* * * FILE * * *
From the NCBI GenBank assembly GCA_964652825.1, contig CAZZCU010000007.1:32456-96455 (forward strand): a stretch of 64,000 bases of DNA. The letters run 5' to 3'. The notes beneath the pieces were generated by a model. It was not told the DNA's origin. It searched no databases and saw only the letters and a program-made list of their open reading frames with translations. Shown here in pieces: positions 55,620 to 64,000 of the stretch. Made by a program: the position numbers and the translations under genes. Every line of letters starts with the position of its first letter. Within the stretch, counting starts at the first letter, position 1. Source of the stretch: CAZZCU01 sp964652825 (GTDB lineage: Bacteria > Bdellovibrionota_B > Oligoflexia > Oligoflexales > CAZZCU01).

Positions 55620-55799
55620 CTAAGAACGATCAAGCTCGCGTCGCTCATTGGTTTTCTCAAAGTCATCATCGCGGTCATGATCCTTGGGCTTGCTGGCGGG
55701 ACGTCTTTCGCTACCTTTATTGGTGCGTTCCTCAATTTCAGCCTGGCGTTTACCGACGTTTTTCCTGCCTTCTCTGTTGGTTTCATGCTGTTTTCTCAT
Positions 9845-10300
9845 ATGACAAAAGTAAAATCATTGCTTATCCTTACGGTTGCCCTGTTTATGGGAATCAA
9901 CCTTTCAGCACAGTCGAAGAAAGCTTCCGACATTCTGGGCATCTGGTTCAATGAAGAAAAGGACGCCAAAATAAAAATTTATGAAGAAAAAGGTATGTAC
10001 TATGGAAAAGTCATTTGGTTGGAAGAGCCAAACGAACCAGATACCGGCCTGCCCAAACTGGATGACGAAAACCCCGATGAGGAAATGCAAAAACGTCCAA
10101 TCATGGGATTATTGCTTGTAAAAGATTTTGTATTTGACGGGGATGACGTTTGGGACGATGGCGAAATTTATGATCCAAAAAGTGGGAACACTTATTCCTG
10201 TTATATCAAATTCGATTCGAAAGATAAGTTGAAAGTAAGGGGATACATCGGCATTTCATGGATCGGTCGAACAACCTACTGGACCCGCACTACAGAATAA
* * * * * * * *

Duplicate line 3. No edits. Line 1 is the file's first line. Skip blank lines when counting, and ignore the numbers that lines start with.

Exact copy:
55620 CTAAGAACGATCAAGCTCGCGTCGCTCATTGGTTTTCTCAAAGTCATCATCGCGGTCATGATCCTTGGGCTTGCTGGCGGG